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Perhaps no bill matters to state lawmakers more than the measure that authorizes hundreds of millions of state dollars annually to build roads, repair buildings and construct sewer systems back home. So lawmakers were understandably antsy Monday afternoon, hours before the regular session would end, when they couldn’t find the bill’s sponsor, state Rep. Neil Abramson, for the second day in a row. Abramson wanted to bottle up the bill, which was up for final approval in the House, because he didn’t like changes made to it by the state Senate.
On June 13th in response to calls about a chemical odor, the Bucket Brigade deployed its Emergency Response Team to talk to the St. Rose community and take health surveys. Over 80% of residents interviewed by the Bucket Brigade reported health effects from vomiting to diarrhea.
The neighboring industrial facilities - Shell and IMTT - as well as the spokesperson for the Department of Environmental Quality stated that "we have found no levels [of air pollution] that are harmful to human health."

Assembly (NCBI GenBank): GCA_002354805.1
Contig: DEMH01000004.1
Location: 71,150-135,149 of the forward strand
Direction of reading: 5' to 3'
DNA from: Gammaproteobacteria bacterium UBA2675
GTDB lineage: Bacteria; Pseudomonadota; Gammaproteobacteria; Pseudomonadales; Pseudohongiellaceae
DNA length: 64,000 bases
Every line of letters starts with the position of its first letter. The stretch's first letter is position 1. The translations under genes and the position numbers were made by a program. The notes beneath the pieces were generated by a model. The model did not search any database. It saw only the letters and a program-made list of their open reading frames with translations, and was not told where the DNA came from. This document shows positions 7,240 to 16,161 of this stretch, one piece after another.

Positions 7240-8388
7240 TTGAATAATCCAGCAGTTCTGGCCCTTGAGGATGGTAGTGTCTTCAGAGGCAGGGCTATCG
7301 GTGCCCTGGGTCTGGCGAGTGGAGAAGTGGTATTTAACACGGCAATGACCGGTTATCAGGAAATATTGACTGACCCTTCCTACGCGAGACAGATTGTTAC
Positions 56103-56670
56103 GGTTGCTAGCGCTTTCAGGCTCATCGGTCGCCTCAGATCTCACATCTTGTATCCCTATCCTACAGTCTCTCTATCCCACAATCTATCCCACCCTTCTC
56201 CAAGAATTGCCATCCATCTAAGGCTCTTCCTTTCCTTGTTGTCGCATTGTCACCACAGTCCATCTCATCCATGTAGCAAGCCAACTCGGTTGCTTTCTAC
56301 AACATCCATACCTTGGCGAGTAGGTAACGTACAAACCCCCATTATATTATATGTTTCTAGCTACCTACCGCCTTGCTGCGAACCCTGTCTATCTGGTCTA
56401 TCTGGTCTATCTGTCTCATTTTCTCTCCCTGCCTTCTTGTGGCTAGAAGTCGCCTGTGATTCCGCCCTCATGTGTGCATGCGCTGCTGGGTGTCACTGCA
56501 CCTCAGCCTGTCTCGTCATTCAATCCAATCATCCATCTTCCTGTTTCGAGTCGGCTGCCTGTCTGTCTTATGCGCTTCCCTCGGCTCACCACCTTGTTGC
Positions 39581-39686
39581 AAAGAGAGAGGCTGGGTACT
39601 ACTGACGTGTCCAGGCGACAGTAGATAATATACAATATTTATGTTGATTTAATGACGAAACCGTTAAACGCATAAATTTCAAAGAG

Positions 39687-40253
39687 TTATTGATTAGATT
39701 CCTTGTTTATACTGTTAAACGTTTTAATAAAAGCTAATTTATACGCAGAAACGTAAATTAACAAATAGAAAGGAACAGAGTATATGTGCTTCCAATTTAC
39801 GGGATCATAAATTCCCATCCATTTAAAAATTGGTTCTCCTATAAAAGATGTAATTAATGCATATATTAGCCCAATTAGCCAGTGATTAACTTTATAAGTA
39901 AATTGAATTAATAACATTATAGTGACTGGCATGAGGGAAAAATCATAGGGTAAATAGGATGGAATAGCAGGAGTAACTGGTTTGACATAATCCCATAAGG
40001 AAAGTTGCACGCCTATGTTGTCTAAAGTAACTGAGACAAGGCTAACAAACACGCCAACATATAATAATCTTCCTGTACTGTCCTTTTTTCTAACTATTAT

Despite these statements, community reports indicate that odors are a chronic problem in St. Rose and a process is not in place to adequately protect the health and safety of the fencline communities.
Wanda Weber "Stands Up"
Wanda Weber has been living in St. Rose her entire life. She's currently on oxygen, and when the odors intensified, she struggled to breathe. Her children had to rescue her from her home.
Watch this video to hear her story, her struggle, but most importantly, her reason for "standing up."